Brands set Their Sights on Dating Apps

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These days, people are as likely to find a date on a matchmaking site as they are to find a deal. As the stigma against online dating is fades, brands are seizing on an opportunity to court consumers across matchmaking apps and websites.

These days, people are as likely to find a date on a matchmaking site as they are to find a deal. As the stigma against online dating is fades, brands are seizing on an opportunity to court consumers across matchmaking apps and websites.The Pew Internet Research Center recently reported that more people, young and old, are on online dating sites and dating apps. From a 2015 survey of about 2,000 American adults, 15 percent reported that they have used online dating sites and/or mobile dating apps, up from 11 percent in 2013. Much of the growth is being driven by two groups who have historically not used online dating services- young adults, as well as people in their late 50s and early 60s.

The share of 18- to 24-year-olds who report having used online dating has nearly tripled in the last two years. Last year, 27 percent of young adults reported that they have done so, up from just 10 percent in 2013. Meanwhile, the share of 55- to 64-year-olds who use online dating has doubled over the same time period (from 6 percent in 2013 to 12 percent in 2015).

The rise of consumers using dating apps and websites is a boon for advertisers. Whether it's out of boredom, loneliness, sadness or other emotions, users are looking to form a connection, and brands can participate in those conversations if they do so carefully.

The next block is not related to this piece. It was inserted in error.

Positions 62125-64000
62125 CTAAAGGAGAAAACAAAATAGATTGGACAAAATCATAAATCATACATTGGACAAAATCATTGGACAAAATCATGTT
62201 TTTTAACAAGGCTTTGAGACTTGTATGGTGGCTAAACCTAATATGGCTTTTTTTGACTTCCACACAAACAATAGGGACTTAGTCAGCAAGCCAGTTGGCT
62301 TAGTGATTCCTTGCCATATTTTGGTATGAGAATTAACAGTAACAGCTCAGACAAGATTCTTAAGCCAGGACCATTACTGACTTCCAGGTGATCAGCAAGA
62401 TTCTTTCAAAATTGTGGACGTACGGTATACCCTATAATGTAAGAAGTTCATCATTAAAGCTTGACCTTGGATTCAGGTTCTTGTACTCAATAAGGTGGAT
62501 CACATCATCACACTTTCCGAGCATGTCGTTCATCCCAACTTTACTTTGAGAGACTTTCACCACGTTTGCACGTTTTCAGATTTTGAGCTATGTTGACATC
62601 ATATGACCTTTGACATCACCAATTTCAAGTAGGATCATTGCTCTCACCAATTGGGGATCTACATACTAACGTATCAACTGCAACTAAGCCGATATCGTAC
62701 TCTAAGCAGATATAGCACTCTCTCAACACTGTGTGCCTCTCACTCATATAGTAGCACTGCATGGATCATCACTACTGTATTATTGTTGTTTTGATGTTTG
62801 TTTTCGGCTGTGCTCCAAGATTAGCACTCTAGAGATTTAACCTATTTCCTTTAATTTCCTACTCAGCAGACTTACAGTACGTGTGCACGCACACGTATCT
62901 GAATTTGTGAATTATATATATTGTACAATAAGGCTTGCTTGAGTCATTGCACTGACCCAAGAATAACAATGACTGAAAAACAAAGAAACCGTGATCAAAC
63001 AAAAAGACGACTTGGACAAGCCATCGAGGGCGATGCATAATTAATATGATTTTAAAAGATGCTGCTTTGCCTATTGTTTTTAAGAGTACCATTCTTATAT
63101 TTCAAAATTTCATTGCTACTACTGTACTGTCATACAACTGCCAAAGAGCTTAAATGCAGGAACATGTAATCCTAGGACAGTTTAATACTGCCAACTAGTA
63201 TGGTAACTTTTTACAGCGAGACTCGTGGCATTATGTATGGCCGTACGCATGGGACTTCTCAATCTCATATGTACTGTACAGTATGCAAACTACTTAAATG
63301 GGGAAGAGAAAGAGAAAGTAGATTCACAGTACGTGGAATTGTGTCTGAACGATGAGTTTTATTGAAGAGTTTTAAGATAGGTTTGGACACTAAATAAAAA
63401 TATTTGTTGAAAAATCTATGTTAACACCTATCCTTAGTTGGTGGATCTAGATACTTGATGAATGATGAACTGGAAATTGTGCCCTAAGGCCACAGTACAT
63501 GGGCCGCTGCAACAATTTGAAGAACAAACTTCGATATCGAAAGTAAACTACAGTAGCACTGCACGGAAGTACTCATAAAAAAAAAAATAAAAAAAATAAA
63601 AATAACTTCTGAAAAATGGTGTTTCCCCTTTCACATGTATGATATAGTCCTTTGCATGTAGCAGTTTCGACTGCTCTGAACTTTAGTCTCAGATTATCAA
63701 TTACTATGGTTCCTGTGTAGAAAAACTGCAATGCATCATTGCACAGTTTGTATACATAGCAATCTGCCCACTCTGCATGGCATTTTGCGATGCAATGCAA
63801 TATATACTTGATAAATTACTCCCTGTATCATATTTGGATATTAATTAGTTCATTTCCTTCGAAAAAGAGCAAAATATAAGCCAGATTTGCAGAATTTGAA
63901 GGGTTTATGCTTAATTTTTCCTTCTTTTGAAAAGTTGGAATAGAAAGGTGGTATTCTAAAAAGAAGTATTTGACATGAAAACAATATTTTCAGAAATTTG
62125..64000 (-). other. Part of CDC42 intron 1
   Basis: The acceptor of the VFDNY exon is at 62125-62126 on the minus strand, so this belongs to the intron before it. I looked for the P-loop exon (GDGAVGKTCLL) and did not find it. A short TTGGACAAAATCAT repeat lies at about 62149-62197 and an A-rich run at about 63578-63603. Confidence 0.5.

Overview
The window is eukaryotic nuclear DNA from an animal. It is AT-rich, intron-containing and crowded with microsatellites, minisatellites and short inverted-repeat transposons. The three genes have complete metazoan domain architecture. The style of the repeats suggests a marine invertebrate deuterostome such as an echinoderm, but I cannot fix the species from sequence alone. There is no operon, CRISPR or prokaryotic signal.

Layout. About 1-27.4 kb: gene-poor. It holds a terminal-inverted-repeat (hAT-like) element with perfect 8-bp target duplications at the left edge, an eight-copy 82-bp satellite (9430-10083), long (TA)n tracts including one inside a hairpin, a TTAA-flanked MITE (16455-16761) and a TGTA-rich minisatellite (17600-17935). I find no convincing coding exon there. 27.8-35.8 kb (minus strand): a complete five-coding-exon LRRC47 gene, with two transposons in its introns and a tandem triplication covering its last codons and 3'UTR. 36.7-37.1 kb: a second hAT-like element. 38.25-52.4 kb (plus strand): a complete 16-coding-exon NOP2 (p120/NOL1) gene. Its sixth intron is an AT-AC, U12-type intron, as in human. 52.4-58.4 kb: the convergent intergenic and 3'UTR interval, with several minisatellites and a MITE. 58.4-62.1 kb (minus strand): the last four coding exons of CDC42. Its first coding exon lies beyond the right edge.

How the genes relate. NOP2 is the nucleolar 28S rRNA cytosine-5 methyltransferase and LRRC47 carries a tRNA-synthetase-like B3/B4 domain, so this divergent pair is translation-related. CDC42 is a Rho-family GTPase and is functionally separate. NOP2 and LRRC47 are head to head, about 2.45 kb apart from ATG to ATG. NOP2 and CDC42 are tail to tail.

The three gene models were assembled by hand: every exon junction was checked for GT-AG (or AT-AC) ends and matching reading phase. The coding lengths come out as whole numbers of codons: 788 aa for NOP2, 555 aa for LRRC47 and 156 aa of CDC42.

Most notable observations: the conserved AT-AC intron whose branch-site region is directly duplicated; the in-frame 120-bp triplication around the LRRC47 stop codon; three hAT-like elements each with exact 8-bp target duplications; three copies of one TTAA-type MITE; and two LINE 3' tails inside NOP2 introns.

Tinder, for instance, has over 50 million users, including a number of brands that promote their products and services with Promoted Profiles. If users don't like the look of their match, they can swipe left to move on. If they're intrigued, they swipe right to initiate a conversation. One out of five users swipe right on a brand's Promoted Profile and most of the brands that do well provide exclusive content or deals, the company says.

For example, on Valentine's Day in 2014, Domino's Pizza in the UK created a campaign on Tinder. Users who swiped right on the pizza brand's profile, which featured a heart-shaped pizza with the tagline, "Fancy a date with Domino's?" were invited to start a conversation and potentially win freebies and deals. The campaign was light-hearted and encouraged user engagement. According to Iris Worldwide, the agency behind the campaign, the Domino's campaign had a social reach of over 230,000 people.

To succeed, however, brands must consider each matchmaking site's unique user experience and audience. For instance, whereas Tinder tends to be used by young people looking for a hookup or casual date, eHarmony skews older and is aimed at people looking for long-term relationships. As is true with any medium or channel, brands that learn how to navigate a matchmaking site's demographics, contexts, and behaviors will be the most successful.

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